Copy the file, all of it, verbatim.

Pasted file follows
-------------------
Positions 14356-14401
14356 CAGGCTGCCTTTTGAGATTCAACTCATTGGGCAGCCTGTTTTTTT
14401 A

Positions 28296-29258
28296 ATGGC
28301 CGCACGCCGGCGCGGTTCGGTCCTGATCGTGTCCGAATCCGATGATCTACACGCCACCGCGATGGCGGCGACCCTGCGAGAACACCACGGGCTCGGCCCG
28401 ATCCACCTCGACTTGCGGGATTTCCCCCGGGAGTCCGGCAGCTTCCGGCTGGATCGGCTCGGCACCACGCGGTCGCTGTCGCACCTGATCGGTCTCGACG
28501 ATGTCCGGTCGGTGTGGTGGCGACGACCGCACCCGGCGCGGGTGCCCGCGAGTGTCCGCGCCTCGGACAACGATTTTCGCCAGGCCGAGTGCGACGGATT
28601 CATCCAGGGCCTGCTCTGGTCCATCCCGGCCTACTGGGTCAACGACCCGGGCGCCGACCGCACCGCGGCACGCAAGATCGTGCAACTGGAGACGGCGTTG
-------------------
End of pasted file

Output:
Positions 14356-14401
14356 CAGGCTGCCTTTTGAGATTCAACTCATTGGGCAGCCTGTTTTTTT
14401 A

Positions 28296-29258
28296 ATGGC
28301 CGCACGCCGGCGCGGTTCGGTCCTGATCGTGTCCGAATCCGATGATCTACACGCCACCGCGATGGCGGCGACCCTGCGAGAACACCACGGGCTCGGCCCG
28401 ATCCACCTCGACTTGCGGGATTTCCCCCGGGAGTCCGGCAGCTTCCGGCTGGATCGGCTCGGCACCACGCGGTCGCTGTCGCACCTGATCGGTCTCGACG
28501 ATGTCCGGTCGGTGTGGTGGCGACGACCGCACCCGGCGCGGGTGCCCGCGAGTGTCCGCGCCTCGGACAACGATTTTCGCCAGGCCGAGTGCGACGGATT
28601 CATCCAGGGCCTGCTCTGGTCCATCCCGGCCTACTGGGTCAACGACCCGGGCGCCGACCGCACCGCGGCACGCAAGATCGTGCAACTGGAGACGGCGTTG